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Wednesday, February 16, 2011

Native American Artist Dies Of Liver Disease

An amazing artist's life was lost last month, but it seems like her legacy will continue to live on and not just with her art. After a long struggle with liver disease due to alcoholism, the award-winning Navajo potter Kathleen Nez has died. Known by just "Nez'' by most, she took part in Santa Fe's annual Indian Market show beginning in 1983, winning a number of awards for her creations, such as her stoneware. Her work has been renowned all over the country due to her participation in mainstream ceramic shows, including the "Objects for Use'' show at the American Craft Museum in New York. Collectors and museums all over the country feature her work, according to Robert Nichols, who for the last few decades has sold Nez's work in his gallery on Canyon Road.

Born in Tuba City, Ariz., in 1954, Nez was adopted and raised in Los Angeles away from the reservation of which her people live on. Since she did not have a strong cultural background she ended up drawing on influences from the Mimbres and Anasazi people, transforming their themes and patterns into her very own style of art according to Nez's daughter, Nicole. "Which is unusual for a Navajo today and a little controversial among my family on the reservation because the Mimbres were historically enemies of the Navajo people,'" Nicole Nez said.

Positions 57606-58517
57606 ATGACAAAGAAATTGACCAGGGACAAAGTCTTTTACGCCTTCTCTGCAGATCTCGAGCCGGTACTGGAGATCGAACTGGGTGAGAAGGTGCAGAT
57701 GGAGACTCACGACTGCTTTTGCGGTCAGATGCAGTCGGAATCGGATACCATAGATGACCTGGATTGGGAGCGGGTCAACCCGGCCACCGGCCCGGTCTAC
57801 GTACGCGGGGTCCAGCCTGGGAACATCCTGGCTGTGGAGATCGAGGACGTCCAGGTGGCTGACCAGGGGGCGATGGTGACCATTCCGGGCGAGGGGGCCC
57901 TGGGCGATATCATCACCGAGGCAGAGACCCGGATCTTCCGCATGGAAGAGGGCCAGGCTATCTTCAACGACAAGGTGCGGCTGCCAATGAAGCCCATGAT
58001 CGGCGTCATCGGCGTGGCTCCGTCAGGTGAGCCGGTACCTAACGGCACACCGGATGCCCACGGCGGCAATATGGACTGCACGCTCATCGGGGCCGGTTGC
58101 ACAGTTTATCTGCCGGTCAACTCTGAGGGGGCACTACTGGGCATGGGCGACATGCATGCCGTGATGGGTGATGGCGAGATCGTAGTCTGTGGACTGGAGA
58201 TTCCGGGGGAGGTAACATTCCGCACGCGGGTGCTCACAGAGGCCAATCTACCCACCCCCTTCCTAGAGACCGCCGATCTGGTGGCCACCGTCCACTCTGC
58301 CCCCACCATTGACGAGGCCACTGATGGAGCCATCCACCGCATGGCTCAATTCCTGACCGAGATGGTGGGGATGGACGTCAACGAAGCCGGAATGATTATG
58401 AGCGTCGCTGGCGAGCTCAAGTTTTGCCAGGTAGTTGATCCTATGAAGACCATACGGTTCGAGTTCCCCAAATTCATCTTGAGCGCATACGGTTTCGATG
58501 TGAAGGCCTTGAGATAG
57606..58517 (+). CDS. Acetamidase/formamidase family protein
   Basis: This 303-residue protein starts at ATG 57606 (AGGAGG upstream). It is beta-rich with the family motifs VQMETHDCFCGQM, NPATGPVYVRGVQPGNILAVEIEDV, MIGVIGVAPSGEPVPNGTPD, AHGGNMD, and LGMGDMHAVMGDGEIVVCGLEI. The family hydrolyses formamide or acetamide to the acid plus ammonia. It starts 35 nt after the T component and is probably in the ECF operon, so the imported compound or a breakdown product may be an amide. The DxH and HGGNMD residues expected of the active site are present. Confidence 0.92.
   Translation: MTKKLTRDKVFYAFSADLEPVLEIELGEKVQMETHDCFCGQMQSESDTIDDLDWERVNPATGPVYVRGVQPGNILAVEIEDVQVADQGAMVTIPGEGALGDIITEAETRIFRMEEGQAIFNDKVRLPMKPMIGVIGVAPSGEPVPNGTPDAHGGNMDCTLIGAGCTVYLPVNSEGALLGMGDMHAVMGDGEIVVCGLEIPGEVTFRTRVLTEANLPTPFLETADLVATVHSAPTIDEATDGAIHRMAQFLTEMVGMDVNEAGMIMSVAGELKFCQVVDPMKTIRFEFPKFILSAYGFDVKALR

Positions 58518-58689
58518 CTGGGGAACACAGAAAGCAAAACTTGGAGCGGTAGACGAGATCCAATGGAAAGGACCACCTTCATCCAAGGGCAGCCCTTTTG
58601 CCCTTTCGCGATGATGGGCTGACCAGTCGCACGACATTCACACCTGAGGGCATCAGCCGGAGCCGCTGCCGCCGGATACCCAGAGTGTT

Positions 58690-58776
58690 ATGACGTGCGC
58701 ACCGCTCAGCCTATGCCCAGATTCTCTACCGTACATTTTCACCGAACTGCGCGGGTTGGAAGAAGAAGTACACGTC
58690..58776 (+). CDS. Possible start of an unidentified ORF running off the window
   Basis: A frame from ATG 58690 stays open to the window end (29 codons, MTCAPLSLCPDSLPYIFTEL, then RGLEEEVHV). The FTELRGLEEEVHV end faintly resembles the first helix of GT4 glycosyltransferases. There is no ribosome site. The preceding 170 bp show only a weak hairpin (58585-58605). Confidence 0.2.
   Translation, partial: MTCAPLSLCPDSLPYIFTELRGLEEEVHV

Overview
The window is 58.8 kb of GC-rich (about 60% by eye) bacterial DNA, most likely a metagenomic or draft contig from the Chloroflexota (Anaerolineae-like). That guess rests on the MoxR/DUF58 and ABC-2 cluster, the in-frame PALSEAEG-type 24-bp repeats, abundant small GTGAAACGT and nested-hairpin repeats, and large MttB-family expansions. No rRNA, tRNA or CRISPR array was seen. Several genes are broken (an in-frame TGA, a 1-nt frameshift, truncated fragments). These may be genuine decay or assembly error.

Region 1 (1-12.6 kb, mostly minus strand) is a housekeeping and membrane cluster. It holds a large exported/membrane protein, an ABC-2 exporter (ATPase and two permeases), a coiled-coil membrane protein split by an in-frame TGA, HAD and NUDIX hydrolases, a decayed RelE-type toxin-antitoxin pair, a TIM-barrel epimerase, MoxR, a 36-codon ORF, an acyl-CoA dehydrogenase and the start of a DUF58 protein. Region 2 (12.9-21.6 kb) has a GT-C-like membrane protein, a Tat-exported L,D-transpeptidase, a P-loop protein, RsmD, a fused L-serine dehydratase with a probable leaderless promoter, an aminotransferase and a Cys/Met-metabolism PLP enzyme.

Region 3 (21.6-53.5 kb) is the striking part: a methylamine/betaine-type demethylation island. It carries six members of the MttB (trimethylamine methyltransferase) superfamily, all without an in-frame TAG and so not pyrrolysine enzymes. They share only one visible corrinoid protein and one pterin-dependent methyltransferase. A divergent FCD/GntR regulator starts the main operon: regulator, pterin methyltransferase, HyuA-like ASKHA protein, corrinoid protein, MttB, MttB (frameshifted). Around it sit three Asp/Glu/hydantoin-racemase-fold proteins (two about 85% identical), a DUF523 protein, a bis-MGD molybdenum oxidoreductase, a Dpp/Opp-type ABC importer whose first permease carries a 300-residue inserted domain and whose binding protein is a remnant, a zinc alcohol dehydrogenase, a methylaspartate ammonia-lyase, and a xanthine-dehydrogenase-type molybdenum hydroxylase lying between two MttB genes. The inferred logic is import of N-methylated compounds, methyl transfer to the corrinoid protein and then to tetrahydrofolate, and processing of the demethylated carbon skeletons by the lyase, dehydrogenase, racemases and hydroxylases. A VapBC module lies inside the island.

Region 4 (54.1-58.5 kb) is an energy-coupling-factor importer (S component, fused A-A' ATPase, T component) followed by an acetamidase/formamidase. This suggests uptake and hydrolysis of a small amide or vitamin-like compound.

Alcoholism is a major problem among the Native people and especially the Native American artist community, who like many artists from all cultures often get caught up with drugs and alcohol. Hopefully, the loss of Nez's life will not go in vain and people will see that there is a better way to live, one which will allow them to live to old age free of drugs and alcohol. Nicole Nez claims that she will be working on several projects around her mother's legacy, such as a book; the hope is that this will help raise funds for assisting Native American artists struggling with alcoholism.

"Part of the project is honoring her and her legacy but not ignoring that alcoholism was something that took her life,'' said Nicole Nez, who said her mother suffered from liver disease for about five years before she died. "I think it's important, because I think the whole Native American artist community at large struggles with alcoholism.''

Native Times

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